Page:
Will You Pay the Medicare Income Adjustment in 2017?

By Markets Fool.com

Medicare is an important safety net for tens of millions of American seniors, but not everyone will pay the same amount next year for their Medicare benefits. Medicare Part B and Part D premiums are adjusted higher for people with substantial income. Will you be subject to the Medicare Income Related Monthly Adjustment Amount in 2017?

Continue Reading Below

Image source: Getty Images.

Digging into the details

Medicare Part A, which helps pay hospitalization expenses, is free for most American seniors, but Medicare Part B, which helps pay other medical expenses, costs seniors a monthly premium that changes every year.

In 2017, the standard Medicare Part B premium will increase to $134 from $121.80 in 2016. However, not everyone will pay the standard amount. Some people will pay less and others will pay substantially more.

If you're already enrolled in Medicare Part B and your payments are automatically deducted from your Social Security income, then you may only end up paying $109 per month. That's because Part B premium changes can't grow more quickly than Social Security income and Social Security income is only climbing 0.3% next year. Because of this quirk, Medicare Part B premiums for millions of Americans will only tick up slightly next year.

Continue Reading Below

Alternatively, high-income Americans will pay significantly more for their Part B coverage. If your income is high enough, Medicare's Income Related Monthly Adjustment could result in a monthly premium as high as $428.60 in 2017, up from $389.80 last year.

The amount of extra money Part B members must pay next year is based on five income tiers that begin at $85,000 for individuals and $170,000 for couples who file jointly. As you can see in the following table, if you're in the lowest adjustment bracket, you'll pay 40% more than the standard Part B premium, and if you're in the highest bracket, you'll pay a whopping 220% more than the standard premium in 2017.

Image source: Centers for Medicare and Medicaid Services, 2017Income Related Monthly Adjustment Amount.

The amount you pay in monthly Part D premiums next year could be a lot higher than other Americans because of income adjustments, too.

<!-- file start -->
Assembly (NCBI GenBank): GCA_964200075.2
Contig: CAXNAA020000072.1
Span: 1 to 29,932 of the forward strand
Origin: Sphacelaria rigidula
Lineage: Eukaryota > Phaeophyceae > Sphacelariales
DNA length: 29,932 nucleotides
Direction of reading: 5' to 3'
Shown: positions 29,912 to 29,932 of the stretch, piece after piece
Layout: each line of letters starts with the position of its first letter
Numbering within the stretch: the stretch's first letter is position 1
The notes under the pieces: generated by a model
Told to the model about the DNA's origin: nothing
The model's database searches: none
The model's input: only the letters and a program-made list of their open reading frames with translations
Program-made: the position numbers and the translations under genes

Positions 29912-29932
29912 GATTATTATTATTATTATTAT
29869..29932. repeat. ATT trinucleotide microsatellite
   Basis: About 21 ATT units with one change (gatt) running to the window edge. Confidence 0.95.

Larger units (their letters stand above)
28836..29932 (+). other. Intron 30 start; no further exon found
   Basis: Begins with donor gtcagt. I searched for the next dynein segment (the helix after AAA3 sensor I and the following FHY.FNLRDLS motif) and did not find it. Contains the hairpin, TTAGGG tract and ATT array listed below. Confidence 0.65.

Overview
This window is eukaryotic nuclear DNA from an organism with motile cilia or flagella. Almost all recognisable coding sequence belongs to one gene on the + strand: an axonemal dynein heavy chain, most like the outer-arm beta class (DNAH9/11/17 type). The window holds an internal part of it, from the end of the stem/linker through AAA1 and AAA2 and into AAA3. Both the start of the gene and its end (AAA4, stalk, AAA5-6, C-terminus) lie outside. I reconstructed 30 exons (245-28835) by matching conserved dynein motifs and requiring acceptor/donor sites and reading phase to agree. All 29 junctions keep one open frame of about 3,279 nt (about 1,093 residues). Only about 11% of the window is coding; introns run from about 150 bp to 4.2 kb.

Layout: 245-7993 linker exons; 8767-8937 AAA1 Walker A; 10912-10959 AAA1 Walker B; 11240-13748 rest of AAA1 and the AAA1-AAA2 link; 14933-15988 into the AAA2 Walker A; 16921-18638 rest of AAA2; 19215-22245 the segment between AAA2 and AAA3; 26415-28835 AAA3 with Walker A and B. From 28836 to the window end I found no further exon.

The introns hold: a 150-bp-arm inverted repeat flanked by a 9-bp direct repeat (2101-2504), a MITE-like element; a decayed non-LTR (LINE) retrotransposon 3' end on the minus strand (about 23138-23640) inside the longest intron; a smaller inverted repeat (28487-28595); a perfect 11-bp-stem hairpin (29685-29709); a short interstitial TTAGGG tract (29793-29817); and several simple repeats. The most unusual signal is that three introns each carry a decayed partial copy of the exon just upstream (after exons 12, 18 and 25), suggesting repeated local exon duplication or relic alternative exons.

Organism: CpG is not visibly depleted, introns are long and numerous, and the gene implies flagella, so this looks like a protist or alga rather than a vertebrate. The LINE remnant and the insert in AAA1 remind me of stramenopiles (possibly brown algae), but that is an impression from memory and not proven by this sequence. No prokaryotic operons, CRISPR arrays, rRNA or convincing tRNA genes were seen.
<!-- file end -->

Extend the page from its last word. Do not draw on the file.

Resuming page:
Medicare Part D drug coverage is provided by private insurers, so monthly premiums vary from plan to plan. In 2017, the Centers for Medicare and Medicaid Services, or CMS, estimates that the average Part D premium will be $34.

High-income Americans will pay between $13.30 and $76.20 more for their monthly drug coverage than their standard monthly premium. In most cases, this premium adjustment is taken directly out of Social Security income. However, if you're not receiving Social Security, you may be billed. If you are billed, remember that this adjustment is payable to Medicare, not the private insurer that's providing your Part D coverage.

Image source: Centers for Medicare and Medicaid Services, 2017Income Related Monthly Adjustment Amount.

Planning ahead

If your income has dropped, make sure you contact Medicare and let them know. If you've had a major life-changing event that's decreased your income, you can file a form that could result in Medicare reducing your payment. There are a number of life-changing events that may result in Medicare changing how much they charge you, including marriage, death of a spouse, work stoppage or reduction, and the loss of pension income, so make sure you consider all your options before writing that check.

The $15,834 Social Security bonus most retirees completely overlook
If you're like most Americans, you're a few years (or more) behind on your retirement savings. But a handful of little-known "Social Security secrets" could help ensure a boost in your retirement income. For example: one easy trick could pay you as much as $15,834 more... each year! Once you learn how to maximize your Social Security benefits, we think you could retire confidently with the peace of mind we're all after.Simply click here to discover how to learn more about these strategies..

Try any of our Foolish newsletter services free for 30 days. We Fools may not all hold the same opinions, but we all believe that considering a diverse range of insights makes us better investors. The Motley Fool has a disclosure policy.